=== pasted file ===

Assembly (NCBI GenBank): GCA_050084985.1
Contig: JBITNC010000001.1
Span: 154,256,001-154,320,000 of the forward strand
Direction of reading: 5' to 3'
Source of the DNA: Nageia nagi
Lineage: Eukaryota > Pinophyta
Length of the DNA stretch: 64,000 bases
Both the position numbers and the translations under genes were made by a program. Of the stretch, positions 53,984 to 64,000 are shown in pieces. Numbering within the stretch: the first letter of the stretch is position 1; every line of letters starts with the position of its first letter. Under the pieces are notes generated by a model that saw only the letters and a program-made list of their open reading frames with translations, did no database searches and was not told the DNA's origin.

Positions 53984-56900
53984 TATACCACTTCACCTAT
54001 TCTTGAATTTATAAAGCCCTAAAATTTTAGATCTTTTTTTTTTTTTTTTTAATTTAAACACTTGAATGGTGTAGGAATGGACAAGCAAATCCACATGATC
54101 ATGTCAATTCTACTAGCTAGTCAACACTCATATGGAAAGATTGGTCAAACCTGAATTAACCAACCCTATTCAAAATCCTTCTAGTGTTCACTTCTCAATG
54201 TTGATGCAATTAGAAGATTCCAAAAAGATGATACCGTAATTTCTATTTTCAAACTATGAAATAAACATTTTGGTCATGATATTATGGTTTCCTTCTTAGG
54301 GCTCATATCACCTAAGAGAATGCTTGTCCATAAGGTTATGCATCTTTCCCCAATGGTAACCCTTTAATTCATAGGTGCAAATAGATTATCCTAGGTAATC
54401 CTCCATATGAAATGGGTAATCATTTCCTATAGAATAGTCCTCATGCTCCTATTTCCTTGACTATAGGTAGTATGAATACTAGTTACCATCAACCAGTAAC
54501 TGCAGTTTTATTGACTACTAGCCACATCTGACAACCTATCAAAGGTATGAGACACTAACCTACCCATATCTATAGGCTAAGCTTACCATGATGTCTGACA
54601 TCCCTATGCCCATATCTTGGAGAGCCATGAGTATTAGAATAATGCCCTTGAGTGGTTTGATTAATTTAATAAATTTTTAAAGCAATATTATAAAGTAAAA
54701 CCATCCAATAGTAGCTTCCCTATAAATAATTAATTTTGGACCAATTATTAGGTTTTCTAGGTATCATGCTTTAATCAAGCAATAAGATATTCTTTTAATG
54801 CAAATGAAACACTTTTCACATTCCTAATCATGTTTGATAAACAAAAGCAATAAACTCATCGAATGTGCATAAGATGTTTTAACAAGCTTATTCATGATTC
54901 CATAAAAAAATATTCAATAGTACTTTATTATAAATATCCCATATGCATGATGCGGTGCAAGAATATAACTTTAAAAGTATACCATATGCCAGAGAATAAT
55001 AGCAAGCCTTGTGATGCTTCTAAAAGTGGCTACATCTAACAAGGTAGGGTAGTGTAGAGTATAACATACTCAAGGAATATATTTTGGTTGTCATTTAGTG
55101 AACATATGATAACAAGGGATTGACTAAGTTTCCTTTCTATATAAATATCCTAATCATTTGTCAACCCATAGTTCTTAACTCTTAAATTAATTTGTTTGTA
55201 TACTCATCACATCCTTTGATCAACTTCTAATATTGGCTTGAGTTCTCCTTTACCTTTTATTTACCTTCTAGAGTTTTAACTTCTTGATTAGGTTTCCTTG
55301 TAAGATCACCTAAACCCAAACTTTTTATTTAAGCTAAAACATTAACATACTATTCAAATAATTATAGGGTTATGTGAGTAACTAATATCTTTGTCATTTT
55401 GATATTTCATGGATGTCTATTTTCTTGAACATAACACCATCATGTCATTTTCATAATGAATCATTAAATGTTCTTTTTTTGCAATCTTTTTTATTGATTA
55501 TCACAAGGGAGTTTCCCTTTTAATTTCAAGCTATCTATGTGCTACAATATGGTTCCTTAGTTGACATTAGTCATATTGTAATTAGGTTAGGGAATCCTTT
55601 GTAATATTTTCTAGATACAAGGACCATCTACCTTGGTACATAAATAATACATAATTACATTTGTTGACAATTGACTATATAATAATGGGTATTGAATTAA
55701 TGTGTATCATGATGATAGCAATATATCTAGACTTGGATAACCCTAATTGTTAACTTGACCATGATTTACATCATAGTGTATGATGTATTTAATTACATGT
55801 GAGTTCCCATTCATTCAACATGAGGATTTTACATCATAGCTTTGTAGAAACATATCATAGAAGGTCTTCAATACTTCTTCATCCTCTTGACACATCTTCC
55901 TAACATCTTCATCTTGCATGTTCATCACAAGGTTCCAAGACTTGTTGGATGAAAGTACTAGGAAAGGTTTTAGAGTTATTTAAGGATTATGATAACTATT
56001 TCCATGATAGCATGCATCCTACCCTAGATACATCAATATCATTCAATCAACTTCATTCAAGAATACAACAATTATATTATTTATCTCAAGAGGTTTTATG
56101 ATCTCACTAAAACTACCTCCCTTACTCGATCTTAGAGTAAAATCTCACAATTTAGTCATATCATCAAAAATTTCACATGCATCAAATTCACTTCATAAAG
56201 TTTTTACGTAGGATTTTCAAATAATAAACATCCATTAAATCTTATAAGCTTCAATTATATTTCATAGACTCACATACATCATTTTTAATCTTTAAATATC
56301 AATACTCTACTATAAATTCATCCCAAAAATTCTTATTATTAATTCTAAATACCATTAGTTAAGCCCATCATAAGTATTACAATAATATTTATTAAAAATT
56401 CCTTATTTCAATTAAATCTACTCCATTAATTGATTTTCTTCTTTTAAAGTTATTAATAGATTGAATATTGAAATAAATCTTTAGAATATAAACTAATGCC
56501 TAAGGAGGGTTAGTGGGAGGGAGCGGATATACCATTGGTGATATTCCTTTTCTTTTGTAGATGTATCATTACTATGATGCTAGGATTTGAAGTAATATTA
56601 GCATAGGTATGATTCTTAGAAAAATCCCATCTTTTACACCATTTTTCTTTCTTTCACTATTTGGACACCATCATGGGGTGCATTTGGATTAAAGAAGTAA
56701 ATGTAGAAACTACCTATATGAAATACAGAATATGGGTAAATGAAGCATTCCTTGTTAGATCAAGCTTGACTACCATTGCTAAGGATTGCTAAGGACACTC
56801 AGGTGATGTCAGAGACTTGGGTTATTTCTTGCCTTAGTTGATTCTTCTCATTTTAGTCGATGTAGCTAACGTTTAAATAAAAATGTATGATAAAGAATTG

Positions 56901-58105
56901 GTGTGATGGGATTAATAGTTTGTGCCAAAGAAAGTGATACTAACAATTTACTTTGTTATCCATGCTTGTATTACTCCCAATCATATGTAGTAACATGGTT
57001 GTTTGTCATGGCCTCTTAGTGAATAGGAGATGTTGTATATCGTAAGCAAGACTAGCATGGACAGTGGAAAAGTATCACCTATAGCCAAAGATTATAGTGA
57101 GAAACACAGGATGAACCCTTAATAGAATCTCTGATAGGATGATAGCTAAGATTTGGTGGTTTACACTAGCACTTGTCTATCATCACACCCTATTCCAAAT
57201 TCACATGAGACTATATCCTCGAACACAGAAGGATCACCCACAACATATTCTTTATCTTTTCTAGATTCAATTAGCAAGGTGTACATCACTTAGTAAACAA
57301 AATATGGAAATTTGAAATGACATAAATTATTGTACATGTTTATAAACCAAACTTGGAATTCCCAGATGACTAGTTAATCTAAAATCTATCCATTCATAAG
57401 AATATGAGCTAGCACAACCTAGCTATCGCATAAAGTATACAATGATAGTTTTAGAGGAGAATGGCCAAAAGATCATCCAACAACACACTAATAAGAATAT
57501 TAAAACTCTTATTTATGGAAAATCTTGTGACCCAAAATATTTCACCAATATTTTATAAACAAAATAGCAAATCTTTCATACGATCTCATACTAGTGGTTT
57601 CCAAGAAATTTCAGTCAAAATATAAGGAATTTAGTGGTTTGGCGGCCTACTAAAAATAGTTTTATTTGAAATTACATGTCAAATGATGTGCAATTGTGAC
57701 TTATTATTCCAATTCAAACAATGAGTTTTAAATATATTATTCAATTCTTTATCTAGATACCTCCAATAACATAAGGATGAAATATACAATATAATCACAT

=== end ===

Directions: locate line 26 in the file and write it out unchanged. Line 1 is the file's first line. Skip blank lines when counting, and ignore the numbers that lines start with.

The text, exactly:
55501 TCACAAGGGAGTTTCCCTTTTAATTTCAAGCTATCTATGTGCTACAATATGGTTCCTTAGTTGACATTAGTCATATTGTAATTAGGTTAGGGAATCCTTT